Authentic hummus

Authentic Hummus

A dried chickpea is a thing of wonder and mystery. A small hard little bullet that requires soaking and boiling until it finally becomes edible. Sounds like a lot of effort to me. I’m the kind of gal who likes to shmoosh up a can of ready prepared chickpeas in 5 minutes and call it hummus –isn’t that what canned chickpeas are for? That being said, I have it on good authority that soaking and cooking dried chickpeas makes a vast improvement over my tinned version so was intrigued enough to try it for myself. Soaking the chickpeas overnight is the only step that makes the process lengthy but other than that, the task was relatively effortless and well worth it. My hummus was silky smooth, buttery and creamier than any I have ever made. Sprinkled with smoked paprika and drizzled with lashings of extra virgin olive oil, I served mine warm straight out the pot shovelled on top a hot pita bread. Nom nom. 

Authentic hummus
Makes approx 600g / Hands on time 15 mins / Total time 1 hr 20 mins + soaking overnight / V Vn Gf Df 
You’ll need: Food processor or hand blender
250g dried chickpeas 
1tsp sea salt flakes 
½ tsp bicarbonate of soda 
For the hummus:
2 garlic cloves
2 tbs tahini 
Juice of half a lemon
2 tbs water (more if you like a looser texture) 
1tsp sea salt flakes 
To serve:
Smoked paprika, chopped parsley and a good quality extra virgin olive oil 

  1. Add the dried chickpeas to a large bowl and cover with twice the volume of cold water (filtered if you have it). leave to soak for at least 12 hours – I tend to do this overnight.
  2. Drain and rinse the chickpeas well before transferring to a large saucepan. Cover again with twice the volume of cold tap or filtered water and add 1 tsp of salt and ½ a tsp of bicarbonate of soda and stir well.
  3. Place over a high heat and bring to a furious boil for 10 mins, skimming off any foam and loose skins that have come away. Turn the heat down to a simmer and continue to skim off and disregard any other loose skins occasionally for 50 mins. Your chickpeas should be soft enough to squish between your fingers. If they’re still little hard, continue to cook them until they are soft.
  4. Drain the chickpeas over a large bowl to reserve the water and leave to cool in a colander for 10-15 mins. Tip the warm chickpeas into a food processor or large bowl (if using a hand blender) and add the tahini, garlic, lemon juice, salt and 2 tbs of the reserved water. Blitz until you have your desired texture. If you like your hummus extra smooth, add additional chickpea water and blend for longer until you get your desired textured.
  5. Spoon into a bowl and serve warm topped with chopped fresh parsley, a dusting of smoked paprika and a good glug of good quality extra virgin olive oil.

If you’ve had a go at making any of my recipes, I’d love to hear from you. Follow me now @corrieheale and tag your recipe pictures using #corriesrabbitfood.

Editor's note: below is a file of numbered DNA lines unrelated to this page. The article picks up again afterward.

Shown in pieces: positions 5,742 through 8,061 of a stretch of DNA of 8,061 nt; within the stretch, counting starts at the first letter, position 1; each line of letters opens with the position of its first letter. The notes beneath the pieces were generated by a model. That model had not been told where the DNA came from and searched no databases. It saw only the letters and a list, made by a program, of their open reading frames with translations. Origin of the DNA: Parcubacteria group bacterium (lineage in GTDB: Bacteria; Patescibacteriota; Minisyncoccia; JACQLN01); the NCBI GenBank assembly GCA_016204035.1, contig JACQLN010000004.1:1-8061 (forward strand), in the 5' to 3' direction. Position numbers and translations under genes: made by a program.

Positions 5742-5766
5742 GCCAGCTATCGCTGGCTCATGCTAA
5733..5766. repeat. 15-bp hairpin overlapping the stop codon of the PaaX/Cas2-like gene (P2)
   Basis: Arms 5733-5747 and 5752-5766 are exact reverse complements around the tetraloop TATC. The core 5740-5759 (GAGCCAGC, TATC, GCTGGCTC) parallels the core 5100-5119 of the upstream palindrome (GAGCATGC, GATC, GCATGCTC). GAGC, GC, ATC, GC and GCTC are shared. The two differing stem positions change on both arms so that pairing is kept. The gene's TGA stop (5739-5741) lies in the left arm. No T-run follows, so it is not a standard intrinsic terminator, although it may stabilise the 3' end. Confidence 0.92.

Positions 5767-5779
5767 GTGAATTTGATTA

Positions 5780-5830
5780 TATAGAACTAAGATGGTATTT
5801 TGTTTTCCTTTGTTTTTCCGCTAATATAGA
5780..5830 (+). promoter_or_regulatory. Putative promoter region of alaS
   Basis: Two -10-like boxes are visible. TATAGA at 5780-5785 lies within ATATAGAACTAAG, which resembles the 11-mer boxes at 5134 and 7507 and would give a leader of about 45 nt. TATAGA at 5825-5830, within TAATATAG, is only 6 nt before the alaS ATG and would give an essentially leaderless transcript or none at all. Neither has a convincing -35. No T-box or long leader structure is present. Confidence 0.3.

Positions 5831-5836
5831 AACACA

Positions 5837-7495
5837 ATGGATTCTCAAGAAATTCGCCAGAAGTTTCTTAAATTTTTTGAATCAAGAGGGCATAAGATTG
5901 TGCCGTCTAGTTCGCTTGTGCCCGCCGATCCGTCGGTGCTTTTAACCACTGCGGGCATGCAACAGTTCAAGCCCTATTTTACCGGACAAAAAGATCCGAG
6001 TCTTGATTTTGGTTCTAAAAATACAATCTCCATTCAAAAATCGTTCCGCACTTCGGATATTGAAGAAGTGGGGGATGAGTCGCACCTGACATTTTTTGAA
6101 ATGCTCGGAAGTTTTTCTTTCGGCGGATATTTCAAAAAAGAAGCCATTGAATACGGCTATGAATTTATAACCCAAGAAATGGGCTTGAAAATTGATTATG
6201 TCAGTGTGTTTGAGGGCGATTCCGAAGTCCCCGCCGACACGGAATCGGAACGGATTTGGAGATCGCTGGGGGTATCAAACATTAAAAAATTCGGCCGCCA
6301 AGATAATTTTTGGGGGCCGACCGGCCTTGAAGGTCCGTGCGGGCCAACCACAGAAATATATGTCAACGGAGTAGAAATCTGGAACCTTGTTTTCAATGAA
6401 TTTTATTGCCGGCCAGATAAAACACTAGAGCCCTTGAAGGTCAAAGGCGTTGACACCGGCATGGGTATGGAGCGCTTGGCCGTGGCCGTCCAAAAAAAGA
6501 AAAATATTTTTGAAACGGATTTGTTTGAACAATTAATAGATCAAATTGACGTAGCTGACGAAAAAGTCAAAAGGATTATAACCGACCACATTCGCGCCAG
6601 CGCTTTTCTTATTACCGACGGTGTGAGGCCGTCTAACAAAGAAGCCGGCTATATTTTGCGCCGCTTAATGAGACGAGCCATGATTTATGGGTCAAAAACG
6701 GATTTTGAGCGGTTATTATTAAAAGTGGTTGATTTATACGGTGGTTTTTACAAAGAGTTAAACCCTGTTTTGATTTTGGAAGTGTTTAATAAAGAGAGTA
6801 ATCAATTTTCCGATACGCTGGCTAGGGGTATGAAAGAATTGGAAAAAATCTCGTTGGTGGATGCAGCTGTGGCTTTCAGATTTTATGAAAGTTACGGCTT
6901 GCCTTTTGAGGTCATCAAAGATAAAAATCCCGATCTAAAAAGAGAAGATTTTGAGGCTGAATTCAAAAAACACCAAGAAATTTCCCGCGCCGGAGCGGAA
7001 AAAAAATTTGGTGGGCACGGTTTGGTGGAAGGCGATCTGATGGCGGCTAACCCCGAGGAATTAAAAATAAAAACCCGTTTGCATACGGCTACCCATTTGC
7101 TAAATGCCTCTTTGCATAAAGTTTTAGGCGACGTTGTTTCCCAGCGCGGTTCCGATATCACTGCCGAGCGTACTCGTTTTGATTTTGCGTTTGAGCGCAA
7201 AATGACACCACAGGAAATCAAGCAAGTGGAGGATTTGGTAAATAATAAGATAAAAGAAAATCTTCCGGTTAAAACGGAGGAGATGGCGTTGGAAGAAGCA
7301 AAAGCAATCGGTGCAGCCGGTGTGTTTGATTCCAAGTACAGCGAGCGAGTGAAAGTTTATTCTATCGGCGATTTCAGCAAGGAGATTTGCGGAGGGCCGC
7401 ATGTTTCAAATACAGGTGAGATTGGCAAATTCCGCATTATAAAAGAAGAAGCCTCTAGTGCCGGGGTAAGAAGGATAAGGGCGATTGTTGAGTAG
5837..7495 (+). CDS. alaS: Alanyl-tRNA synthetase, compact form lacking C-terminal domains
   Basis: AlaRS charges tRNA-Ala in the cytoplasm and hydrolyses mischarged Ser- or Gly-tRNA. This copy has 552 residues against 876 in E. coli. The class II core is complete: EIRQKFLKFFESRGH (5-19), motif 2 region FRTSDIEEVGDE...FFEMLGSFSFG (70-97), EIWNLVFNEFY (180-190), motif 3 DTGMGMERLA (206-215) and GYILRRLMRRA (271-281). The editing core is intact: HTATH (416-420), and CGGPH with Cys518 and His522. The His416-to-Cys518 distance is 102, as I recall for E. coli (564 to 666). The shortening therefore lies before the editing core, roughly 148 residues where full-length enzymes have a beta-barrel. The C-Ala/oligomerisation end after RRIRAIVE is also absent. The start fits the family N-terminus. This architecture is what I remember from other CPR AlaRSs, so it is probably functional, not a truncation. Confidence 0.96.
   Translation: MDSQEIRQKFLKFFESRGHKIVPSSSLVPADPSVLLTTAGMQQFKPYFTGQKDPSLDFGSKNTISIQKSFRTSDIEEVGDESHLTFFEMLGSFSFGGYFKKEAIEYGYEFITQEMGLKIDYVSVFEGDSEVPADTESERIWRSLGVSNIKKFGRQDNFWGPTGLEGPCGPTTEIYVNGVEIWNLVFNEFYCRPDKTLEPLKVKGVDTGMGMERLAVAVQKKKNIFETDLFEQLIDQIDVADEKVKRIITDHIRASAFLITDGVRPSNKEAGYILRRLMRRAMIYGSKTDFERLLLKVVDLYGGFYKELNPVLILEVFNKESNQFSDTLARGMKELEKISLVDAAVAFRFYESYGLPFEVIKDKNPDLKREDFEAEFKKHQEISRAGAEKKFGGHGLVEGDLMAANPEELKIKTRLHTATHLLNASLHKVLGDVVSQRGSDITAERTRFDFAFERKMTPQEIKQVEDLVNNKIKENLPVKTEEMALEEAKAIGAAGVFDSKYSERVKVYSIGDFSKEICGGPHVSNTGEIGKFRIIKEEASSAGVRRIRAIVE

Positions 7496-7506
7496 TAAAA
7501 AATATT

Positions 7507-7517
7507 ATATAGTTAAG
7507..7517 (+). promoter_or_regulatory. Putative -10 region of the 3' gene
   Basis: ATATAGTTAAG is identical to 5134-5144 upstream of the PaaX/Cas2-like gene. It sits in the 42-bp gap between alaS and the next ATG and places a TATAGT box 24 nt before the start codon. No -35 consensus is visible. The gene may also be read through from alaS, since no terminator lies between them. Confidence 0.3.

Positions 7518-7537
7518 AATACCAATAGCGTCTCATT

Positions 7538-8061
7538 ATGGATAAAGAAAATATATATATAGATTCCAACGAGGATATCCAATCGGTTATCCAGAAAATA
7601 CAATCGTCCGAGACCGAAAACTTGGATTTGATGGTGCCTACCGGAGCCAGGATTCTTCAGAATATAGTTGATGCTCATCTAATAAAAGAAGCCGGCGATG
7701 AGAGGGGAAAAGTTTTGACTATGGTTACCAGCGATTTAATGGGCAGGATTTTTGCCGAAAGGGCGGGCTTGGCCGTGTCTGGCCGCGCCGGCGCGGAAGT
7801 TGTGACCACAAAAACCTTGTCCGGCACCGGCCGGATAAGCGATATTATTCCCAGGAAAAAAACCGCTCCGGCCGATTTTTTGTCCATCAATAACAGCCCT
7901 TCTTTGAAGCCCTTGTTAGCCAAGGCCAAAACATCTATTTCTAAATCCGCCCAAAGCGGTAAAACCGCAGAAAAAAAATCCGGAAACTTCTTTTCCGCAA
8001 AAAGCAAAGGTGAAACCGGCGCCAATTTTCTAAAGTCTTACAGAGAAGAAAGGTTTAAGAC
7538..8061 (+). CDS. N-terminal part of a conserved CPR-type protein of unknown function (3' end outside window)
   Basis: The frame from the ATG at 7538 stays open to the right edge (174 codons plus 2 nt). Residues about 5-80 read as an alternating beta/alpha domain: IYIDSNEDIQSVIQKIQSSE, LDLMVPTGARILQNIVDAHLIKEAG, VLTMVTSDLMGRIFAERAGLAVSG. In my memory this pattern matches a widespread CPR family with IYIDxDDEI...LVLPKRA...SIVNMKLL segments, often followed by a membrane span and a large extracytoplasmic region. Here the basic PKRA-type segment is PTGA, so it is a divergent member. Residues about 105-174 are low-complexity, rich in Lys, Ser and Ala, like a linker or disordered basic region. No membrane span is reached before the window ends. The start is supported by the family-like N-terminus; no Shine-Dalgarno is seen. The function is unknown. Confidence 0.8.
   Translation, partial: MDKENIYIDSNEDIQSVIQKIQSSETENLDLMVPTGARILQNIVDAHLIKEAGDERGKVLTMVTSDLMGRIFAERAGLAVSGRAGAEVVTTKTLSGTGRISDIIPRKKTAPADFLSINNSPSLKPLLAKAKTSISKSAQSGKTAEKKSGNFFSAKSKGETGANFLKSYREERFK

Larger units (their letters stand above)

V – Vegetarian    Vn – Vegan     Gf – Gluten free     Df – Dairy free

If you’ve had a go at making any of my recipes, I’d love to hear from you. Follow me now @corrieheale and tag your recipe pictures using #corriesrabbitfood.


Herby chickpea salad

Chickpea salad

Chickpea salad
Chickpea salad

Is it sad that the most exciting thing to happen to me this month was managing to get a rather swanky pair of gardening gloves for a pound in Waitrose? Maybe it has something to do with turning 34 last week, or the fact I now have a roof terrace for the first time in three years. Whatever it is, my fingers have officially turned green, and I like it!
As we’ve all been huffing and puffing in this insufferable heatwave (myself included), my little garden has been thriving. My cherry tomato plant is heavy with fruit, my lavender has been attracting local bees and I now have enough mint to make one mojito #thegoodlife.
Of course, it hasn’t all been plain sailing. There have been a few unforseeen causalities – I starved my basil to death, crushed my dill under a pile of washing and neglected my Jasmine until it resembled dry hay, but all in all, it’s been a successful harvest.
So, inspired by my gardening success, I thought I’d attempt to use some of my homegrown herbs in a recipe. As you all know, I crushed my dill in a horrifying laundry accident, but I still had mint, rosemary and thyme to play with… RIP dill.

Herby chickpea salad
Serves 4 as a side, 2 as a main / Hands on time 20 mins / Total time 20 mins / V Gf
Hummus dressing
2 tsp Pomora extra virgin olive oil
3 tsp balsamic vinegar
1 tsp honey
1 tsp wholegrain mustard
1 garlic clove, crushed
1 tbs shop bought hummus
For the chickpeas
1 can chickpeas, drained and rinsed
Juice of half a lemon
Handful of fresh mixed herbs, finely chopped or 1 tsp dried mixed herbs
For the salad
4 handfuls of leave (I used a mixture of rocket and spinach)
Handful Pumpkin seeds
1 beef tomato, chopped
¼ of a cucumber, peeled and chopped
Pitted Kalamaka olives, halved
¼ red onion, finely sliced
1 avocado, peeled and sliced
100g vegetarian feta, crumbled (optional)

1. Start by making the hummus dressing by mixing all of the ingredients in a small bowl with a spoon until fully combined. Put to one side.
2. Rinse and drain your chickpeas in a colander before squeezing over the lemon and seasoning well with salt and pepper. Mix in the fresh or dried herbs and put to one side.
3. In a large bowl, assemble your salad (you can use whatever salad bits you desire although I like to include feta and olives in mine to give it a Greek feel). Add the herby chickpeas and pour over the dressing before give it a good toss. 4. Serve as a side or as a meal with a bit of hummus and pita bread.

Chickpea salad
Chickpea salad

If you’ve had a go at making any of my recipes, I’d love to hear from you. Follow me now @corrieheale and tag your recipe pictures using #corriesrabbitfood.

V– Vegetarian    Gf– Gluten free